Tip: some companies which sell autosomal DNA tests include Y-DNA but their results are not compatible with standard Y-DNA tests. If you know what SNPs and STRs are you'll understand why.



To buy any of FTDNA's tests at sale price and support LostCousins at the same time please use this link (note: do not use FTDNA links in newsletters prior to August 2019; they probably won't work, but even if they do, LostCousins wonít benefit from your purchase).


MyHeritage have extended their UK Summer Sale by a week - the price of a test is reduced from £75 to £59 until Monday 19th August. Order 2 kits and shipping is free. Please use this link so that you can support LostCousins.


MyHeritage sell their test in some European countries where Ancestry don't market theirs, so if you have recent ancestors who came from continental Europe (or living cousins in the countries where Ancestry donít sell) it's worth considering their test.


Finally, for dog lovers who want to know more about their best friends, the Wisdom Panel DNA test is discounted by £15 until Monday 26th August when you follow this link and use the code DOGDAY19



Wacky company seeks gullible customers

One of my distant DNA cousins has a PhD in genetics, so when he mentioned on Twitter that he'd come across a peculiar DNA service on sale in the Westfield Centre I thought I'd take a look. I'm not going to give the company concerned free publicity which it doesnít deserve, but it's a good opportunity to remind you that if you order a DNA test from a provider which hasn't been recommended in this newsletter youíre probably throwing your money away.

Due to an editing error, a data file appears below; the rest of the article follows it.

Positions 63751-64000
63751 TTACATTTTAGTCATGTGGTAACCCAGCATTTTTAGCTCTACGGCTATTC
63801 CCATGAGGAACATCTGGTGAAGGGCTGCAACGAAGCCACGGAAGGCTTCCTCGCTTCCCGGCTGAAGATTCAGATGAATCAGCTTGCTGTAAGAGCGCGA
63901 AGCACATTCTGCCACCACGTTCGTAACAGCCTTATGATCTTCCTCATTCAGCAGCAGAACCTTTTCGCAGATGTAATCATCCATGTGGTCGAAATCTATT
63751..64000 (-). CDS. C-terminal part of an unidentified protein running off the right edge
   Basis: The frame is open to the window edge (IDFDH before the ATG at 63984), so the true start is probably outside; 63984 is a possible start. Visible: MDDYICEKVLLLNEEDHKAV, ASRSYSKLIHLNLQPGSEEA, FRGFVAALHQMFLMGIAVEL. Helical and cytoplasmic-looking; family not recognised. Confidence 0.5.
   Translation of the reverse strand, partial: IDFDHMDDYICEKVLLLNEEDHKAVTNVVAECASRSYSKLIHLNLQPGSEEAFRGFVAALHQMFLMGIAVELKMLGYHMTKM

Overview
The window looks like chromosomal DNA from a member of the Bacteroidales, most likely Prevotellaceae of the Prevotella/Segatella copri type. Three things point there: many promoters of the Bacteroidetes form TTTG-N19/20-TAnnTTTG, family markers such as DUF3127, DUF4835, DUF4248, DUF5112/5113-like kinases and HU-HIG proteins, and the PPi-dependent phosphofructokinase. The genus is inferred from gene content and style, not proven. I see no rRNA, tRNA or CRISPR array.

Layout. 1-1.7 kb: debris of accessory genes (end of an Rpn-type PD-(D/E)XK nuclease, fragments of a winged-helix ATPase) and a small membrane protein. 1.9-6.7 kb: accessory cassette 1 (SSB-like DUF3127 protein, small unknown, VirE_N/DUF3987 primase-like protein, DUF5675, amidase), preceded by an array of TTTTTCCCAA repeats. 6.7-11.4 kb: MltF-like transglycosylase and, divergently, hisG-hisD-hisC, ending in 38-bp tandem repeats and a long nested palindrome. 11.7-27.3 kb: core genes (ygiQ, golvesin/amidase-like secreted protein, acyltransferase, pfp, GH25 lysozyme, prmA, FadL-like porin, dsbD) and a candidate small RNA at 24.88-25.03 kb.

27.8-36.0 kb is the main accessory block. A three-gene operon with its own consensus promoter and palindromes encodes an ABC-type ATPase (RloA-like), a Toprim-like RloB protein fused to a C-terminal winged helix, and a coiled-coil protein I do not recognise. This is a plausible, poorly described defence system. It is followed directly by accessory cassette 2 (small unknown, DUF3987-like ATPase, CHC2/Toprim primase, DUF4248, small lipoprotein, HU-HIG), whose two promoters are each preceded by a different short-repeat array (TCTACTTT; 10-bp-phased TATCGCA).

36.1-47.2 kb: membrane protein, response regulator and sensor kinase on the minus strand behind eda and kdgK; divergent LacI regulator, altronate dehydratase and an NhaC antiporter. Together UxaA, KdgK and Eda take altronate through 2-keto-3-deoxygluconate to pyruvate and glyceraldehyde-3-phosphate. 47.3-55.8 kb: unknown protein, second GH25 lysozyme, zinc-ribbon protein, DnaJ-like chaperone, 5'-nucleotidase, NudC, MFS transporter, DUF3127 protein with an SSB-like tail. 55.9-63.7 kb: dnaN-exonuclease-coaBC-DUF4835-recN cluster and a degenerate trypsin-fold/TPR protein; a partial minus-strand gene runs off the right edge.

Tip: a lot of companies selling DNA tests will include the words Ancestry DNA in their write-ups. Do NOT confuse the tests they offer with those offered by Ancestry. Price is not a good guide - in my experience the more expensive a test is, the more likely it is to be useless..



Half-day courses on Irish research

Next month the Society of Genealogists are running two half-day courses at their London premises. On the morning of Saturday 14th September Roz McCutcheon and Jill Williams will be talking about " Tracing your Irish Ancestry - for Beginners and Refreshers", then in the afternoon they'll follow up with " Moving your Irish Research On".


The cost is £20 for each course (SoG members get a 20% reduction), and you can find out more if you visit this page. When I last checked there were only 5 places remaining for the morning course, and 11 for the afternoon course, so book now to make sure of your place.